Some more details about the other options in the first Step.
First, this menu also offers you an option to Check disc for defects. Although I'm sure you've done well in creating your media, all it takes is for a small
corruption in the download or with the dd command and you would end up
with invalid media. This is extremely rare—but it does happen from time to
time. If you have the extra time, it may make sense to verify your media.
This menu gives you the option to Test memory. This is an option
I've found myself using far more often than I'd like to admit. Defective
RAM on computers and servers is surprisingly common and can cause all
kinds of strange things to happen. For one, defective RAM may cause your
installation to fail. Worse, your installation could also succeed—and I say
that's worse due to the fact you'd find out about problems later rather than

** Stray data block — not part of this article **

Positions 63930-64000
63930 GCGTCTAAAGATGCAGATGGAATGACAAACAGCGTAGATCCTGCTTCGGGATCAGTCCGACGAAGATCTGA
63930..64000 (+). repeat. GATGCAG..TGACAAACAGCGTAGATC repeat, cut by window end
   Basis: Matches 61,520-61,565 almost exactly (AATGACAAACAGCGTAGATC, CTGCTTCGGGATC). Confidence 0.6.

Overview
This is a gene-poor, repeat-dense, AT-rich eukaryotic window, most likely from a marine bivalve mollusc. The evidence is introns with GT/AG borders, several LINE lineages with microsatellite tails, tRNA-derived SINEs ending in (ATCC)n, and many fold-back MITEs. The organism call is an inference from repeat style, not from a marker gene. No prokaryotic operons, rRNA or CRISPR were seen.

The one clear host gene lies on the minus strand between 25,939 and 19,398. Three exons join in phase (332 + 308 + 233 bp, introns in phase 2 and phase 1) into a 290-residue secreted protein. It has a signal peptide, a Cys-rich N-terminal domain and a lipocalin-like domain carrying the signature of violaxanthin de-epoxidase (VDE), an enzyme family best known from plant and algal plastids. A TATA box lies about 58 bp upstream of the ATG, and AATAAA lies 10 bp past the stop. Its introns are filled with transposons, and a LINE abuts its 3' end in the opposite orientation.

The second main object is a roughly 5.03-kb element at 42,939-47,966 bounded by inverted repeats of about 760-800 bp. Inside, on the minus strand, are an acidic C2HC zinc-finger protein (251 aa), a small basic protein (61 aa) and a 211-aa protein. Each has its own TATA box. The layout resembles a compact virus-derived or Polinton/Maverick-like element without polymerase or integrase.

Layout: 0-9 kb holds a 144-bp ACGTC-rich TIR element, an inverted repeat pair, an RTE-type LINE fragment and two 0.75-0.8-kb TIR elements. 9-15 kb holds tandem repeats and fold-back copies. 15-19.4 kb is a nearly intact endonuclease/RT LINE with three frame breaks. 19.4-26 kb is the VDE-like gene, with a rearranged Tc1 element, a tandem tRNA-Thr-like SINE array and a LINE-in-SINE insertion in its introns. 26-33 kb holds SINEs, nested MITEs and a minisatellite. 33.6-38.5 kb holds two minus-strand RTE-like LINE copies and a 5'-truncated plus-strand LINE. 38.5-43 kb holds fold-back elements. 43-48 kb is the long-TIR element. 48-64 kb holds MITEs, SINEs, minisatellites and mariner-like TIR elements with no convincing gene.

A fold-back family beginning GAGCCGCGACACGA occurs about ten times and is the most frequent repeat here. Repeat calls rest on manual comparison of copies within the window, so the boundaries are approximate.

right away. While doing a memory test can add considerable time to the
installation process, I definitely recommend it, especially if the hardware is
new and hasn't ever been tested at all. In fact, I make it a process to test the
RAM of all my servers once or twice a year, so this media can be used as a
memory tester any time you need one.
The Rescue a broken systemThe Rescue a broken system option is
also useful to recover systems that, for some reason, are unable to boot at all.
Source - Mastering Ubuntu Server(book)